In seventh grade I punched a boy in the face. He deserved it and I didn't regret it afterward; I actually felt pretty good about it. After taking his verbal and physical abuse for what seemed like forever but in all likelihood was probably only for a marking period, I stood my ground.
It happened in Mr. Sakowitz's seventh-period chemistry class. I was minding my business as usual, walking to my desk, when a hand touched my butt. It was his, the boy who always felt as if he had free rein when it came to teasing and touching girls.
At that point, enough was enough. I yelled at him and continued to walk to my desk. But as I was about to sit down, he pulled the chair from underneath me. Thankfully, I caught myself before I fell. At that point, my blood was boiling. My temper was about to explode. I looked around, and it felt as though all eyes were on me. I fought back the tears because I was fed up. I balled my fists and remembered what one of my uncles had taught me: Stick and move.
The boy fell to the ground. Mr. Sakowitz took a sip of his coffee and puffed on his cigarette (yes, my teacher smoked in class … occasionally) and started his class. There were a few laughs. The boy eventually got up. And I stood there and dared him to do anything. But he immediately sat down. After that day and through the rest of middle school and high school, that boy never made eye contact with me again.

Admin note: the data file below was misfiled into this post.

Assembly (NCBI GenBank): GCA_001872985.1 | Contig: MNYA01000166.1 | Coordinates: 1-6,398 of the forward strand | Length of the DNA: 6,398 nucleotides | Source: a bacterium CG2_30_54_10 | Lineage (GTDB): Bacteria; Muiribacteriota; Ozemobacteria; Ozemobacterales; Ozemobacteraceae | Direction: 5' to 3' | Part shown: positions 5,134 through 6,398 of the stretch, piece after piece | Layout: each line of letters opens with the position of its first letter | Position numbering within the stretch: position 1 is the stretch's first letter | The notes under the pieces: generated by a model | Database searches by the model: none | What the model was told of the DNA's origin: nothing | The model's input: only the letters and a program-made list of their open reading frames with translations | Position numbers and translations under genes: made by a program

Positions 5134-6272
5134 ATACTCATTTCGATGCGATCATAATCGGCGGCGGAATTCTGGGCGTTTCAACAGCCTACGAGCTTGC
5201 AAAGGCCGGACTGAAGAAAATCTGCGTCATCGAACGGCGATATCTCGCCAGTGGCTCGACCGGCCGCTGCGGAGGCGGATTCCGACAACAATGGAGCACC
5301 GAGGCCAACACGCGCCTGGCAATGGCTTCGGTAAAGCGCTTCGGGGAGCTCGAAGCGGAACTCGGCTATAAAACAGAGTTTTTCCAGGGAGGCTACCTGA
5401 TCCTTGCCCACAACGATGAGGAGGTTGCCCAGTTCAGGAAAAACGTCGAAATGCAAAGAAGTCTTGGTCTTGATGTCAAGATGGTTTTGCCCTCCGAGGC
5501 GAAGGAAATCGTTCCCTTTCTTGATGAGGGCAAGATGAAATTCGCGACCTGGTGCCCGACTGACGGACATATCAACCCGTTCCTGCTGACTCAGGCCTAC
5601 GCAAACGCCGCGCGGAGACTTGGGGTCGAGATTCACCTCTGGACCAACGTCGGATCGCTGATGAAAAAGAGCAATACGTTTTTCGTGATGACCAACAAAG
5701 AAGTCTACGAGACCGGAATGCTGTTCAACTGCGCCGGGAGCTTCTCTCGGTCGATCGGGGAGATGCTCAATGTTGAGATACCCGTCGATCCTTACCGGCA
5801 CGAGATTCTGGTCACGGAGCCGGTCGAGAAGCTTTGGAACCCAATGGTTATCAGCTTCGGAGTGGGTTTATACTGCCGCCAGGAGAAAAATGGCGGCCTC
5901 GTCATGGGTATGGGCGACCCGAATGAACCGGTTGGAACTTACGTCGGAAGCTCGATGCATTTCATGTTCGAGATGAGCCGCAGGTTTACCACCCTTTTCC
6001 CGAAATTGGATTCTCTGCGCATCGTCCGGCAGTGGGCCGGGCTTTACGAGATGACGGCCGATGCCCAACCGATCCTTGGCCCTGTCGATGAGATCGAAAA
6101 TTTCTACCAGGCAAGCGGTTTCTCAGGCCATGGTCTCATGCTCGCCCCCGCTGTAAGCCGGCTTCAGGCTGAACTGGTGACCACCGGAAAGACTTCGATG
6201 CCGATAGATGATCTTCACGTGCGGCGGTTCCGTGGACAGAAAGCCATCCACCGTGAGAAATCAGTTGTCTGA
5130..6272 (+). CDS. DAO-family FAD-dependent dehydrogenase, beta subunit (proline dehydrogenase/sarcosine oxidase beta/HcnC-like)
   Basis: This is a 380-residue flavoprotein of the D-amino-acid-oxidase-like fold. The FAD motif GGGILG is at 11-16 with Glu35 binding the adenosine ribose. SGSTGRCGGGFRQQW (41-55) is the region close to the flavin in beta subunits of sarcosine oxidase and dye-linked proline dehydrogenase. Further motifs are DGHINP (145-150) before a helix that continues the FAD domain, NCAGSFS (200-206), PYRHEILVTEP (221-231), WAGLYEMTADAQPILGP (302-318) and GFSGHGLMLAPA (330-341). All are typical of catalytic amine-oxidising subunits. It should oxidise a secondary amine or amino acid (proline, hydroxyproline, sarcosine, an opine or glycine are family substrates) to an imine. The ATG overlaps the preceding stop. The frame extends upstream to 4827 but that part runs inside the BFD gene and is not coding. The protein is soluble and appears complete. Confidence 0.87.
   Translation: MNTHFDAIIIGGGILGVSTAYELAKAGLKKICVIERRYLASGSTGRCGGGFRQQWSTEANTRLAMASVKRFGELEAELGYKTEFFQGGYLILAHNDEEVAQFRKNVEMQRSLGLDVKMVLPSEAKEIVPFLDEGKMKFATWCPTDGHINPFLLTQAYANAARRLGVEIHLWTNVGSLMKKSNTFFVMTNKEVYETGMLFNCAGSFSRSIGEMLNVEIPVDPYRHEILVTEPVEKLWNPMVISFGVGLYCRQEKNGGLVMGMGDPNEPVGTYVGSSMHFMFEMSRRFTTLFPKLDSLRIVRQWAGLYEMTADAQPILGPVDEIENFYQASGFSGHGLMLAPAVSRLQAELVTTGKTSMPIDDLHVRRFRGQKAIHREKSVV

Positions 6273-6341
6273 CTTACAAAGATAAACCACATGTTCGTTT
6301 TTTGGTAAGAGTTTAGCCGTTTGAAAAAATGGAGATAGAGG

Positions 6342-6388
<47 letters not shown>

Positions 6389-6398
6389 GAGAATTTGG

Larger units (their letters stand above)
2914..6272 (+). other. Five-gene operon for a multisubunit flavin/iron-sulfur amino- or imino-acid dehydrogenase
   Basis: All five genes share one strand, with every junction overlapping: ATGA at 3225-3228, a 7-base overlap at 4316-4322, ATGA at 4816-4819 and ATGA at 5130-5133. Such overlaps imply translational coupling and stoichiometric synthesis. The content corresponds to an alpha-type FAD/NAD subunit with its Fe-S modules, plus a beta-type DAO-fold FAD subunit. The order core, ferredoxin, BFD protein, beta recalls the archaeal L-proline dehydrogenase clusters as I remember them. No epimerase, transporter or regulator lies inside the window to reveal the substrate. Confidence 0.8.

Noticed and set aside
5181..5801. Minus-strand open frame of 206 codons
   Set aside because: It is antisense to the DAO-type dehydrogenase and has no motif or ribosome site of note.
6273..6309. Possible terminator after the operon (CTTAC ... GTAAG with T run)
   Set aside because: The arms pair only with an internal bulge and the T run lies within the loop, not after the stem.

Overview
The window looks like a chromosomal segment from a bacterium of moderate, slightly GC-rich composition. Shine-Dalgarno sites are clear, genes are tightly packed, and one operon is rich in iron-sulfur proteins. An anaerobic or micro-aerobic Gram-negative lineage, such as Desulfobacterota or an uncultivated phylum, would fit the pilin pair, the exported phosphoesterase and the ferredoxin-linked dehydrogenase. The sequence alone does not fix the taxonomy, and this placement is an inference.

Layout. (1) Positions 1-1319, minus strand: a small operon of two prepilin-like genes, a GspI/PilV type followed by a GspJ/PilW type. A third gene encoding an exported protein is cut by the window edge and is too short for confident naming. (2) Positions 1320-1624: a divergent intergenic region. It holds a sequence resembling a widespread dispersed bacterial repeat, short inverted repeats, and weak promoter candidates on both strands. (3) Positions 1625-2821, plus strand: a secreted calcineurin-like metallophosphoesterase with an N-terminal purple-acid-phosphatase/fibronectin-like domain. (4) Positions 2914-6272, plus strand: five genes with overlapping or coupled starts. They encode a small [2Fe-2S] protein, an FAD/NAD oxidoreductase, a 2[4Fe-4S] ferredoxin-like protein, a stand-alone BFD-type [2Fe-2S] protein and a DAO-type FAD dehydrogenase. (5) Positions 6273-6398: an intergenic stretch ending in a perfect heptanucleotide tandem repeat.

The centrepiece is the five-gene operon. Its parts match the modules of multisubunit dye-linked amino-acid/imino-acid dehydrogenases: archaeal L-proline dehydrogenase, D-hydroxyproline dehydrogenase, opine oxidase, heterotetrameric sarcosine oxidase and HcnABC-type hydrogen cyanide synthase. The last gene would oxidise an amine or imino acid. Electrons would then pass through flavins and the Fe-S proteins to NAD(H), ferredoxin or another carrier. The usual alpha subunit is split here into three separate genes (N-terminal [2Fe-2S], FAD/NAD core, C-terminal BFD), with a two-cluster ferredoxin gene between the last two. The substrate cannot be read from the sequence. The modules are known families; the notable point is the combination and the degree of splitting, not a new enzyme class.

There's only so much a person can take, especially when he or she is being verbally abused and harassed. And it's amazing how racist white people have grown cojones the size of watermelons ever since President-elect Racist McRacist Face was elected.
On Thursday a video of a cashier being accosted at a Miami Starbucks went viral. A man, who presumably was upset about the amount of time his latte was taking, not only berated the black cashier but also yelled that he had voted for Racist McRacist Face.
On top of that incident, there was the Baltimore schoolteacher who went berserk on her students and said they'd end up being "broke ass n—gers who are going to get shot."
Since the election, it seems as though racist white people have lost their damn minds. All while black people have seemingly shown restraint. But how long will that restraint last? How much will a person have to be pushed before he retaliates?
One of these days, a racist white person is going to run up on the wrong black person. And that black person won't be the "turn the other cheek" type. Like myself, there are some black people who weren't taught to turn the other cheek. I was taught to stick and move, as well as Hammurabi's Code.
I commend the woman at Starbucks for not throwing that coffee in that man's face. I also commend those kids in the classroom for not throwing a chair at that teacher. And I commend those children's parents for not meeting that teacher at the school's doorsteps.
When black people start retaliating, I don't want to see President-elect Orangina on television or Twitter condemning us. Because if anything goes down, it's his fault.